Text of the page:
Submit a ticket My Tickets
Welcome
Login  Sign up

PTR Records

What are PTR (Pointer) Records?
Pointer records are used to map a network interface (IP) to a hostname for a Reverse DNS configuration. PTR records are configured within Reverse DNS domains (in-addr.arpa) domains.
Reverse DNS Overview 

Before you set up your PTR records, you should first go through the Reverse DNS tutorial and set up Reverse DNS domains on Constellix name servers.
How to Configure PTR Records

1. Select Managed DNS and click on Domains

2. Select the reverse DNS zone you want to add a PTR record too.
3. Under the PTR Records section, click on the (+) icon to add a record.PTR Record Fields

A) Name — The last octet of the IP address you are configuring reverse DNS for.

B) TTL — The TTL (Time to Live) in seconds is the length of time the record will cache in resolving name servers and web browsers. The longer the TTL, then remote systems will lookup the DNS record less frequently. Your name servers will also receive less query traffic since most queries are answered by resolving name servers. Conversely, the shorter the TTL the faster any changes you make to your DNS will propagate in servers that have cached data. However, your domain will receive more query traffic.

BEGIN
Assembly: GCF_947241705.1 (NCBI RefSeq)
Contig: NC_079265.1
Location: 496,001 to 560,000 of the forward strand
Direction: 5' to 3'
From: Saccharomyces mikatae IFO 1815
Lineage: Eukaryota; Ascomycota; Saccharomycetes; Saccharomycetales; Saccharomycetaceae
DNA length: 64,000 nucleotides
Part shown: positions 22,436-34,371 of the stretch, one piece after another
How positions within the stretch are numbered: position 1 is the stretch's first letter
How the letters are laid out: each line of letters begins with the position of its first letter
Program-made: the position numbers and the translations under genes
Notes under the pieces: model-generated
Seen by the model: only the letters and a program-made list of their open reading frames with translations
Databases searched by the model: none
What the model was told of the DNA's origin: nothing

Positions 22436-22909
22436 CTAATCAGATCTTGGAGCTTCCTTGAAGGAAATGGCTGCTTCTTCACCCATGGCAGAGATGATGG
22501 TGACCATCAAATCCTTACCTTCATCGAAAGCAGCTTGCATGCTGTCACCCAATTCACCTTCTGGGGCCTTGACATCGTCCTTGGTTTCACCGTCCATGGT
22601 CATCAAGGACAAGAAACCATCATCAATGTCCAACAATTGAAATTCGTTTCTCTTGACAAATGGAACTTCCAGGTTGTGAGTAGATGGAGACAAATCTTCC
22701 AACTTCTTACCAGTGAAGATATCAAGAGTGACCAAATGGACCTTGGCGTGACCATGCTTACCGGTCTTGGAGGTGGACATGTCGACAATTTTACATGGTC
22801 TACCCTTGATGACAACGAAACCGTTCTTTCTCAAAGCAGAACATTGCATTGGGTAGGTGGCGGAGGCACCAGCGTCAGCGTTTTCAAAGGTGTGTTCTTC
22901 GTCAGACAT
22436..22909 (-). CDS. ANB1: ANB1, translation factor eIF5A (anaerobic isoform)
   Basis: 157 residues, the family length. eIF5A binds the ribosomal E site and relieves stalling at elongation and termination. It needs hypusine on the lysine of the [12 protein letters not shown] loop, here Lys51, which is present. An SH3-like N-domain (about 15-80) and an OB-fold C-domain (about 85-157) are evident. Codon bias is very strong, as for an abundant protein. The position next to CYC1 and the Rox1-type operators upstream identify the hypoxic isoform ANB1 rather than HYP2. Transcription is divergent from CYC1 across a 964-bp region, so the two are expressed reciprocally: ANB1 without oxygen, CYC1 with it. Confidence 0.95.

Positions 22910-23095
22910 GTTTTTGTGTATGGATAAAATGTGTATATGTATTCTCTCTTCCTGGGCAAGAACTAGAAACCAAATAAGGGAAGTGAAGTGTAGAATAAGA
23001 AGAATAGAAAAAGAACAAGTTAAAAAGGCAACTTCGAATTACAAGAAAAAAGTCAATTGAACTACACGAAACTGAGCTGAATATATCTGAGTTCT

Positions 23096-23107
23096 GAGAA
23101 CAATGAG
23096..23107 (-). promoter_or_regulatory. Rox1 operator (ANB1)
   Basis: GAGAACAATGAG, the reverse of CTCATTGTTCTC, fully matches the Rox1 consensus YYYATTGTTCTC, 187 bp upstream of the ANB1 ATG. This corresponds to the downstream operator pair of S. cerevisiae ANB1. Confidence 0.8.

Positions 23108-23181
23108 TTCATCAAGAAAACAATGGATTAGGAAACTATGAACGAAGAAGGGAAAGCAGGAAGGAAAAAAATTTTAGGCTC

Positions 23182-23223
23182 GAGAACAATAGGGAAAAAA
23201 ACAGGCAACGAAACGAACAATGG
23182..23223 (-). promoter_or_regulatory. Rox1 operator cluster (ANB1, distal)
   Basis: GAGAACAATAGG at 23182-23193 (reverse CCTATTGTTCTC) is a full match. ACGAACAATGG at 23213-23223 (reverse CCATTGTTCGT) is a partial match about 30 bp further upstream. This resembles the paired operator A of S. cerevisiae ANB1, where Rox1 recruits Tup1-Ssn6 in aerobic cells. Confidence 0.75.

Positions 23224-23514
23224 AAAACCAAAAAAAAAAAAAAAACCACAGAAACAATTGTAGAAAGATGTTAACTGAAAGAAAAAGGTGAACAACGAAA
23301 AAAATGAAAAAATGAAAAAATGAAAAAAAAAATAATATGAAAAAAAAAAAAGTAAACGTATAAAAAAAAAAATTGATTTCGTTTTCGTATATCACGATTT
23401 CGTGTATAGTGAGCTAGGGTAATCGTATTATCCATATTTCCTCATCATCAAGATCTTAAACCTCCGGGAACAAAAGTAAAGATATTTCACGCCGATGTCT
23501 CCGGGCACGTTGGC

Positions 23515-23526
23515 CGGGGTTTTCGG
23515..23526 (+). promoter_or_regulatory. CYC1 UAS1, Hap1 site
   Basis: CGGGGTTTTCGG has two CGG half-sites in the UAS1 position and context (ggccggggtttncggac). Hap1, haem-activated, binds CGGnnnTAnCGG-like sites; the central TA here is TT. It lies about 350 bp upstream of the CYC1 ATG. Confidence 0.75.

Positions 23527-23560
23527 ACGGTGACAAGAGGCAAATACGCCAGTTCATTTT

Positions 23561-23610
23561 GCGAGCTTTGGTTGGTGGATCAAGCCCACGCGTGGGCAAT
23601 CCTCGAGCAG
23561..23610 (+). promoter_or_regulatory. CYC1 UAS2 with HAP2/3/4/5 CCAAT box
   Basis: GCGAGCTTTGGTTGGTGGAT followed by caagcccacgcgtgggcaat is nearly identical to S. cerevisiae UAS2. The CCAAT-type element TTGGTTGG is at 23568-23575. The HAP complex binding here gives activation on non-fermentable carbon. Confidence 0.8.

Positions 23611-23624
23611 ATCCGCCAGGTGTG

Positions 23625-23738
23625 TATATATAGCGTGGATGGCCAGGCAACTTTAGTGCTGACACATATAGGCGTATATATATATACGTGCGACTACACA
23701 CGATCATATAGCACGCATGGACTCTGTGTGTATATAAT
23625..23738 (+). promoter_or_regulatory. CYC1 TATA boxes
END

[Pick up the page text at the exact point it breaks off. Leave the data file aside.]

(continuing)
Recommended values:

Records that are static and don’t change often should have TTL’s set between 1800 (being on the low end) to 86400 seconds (30 minutes to 1 day cache).

Records configured with Failover or that change often should have TTL’s set anywhere from 180 to 600 (3 to 10 minutes cache).

If a change is needed for a record with a high TTL, then the TTL can be lowered prior to making the change and then raised back up again after the changes were made

C) System — This will be the host name of the computer or server the IP resolves too, for example mail.example.com. It is important to note, the domain name is automatically appended to the end of this field unless it ends with a dot (.).

D) Notes — Add a helpful note with keywords so you can search for your records later.

E) Save — Save your record changes and don’t forget to commit your changes after you’re done making record changes for this domain!

Did you find it helpful? Yes No

Send feedback
Sorry we couldn't be helpful. Help us improve this article with your feedback.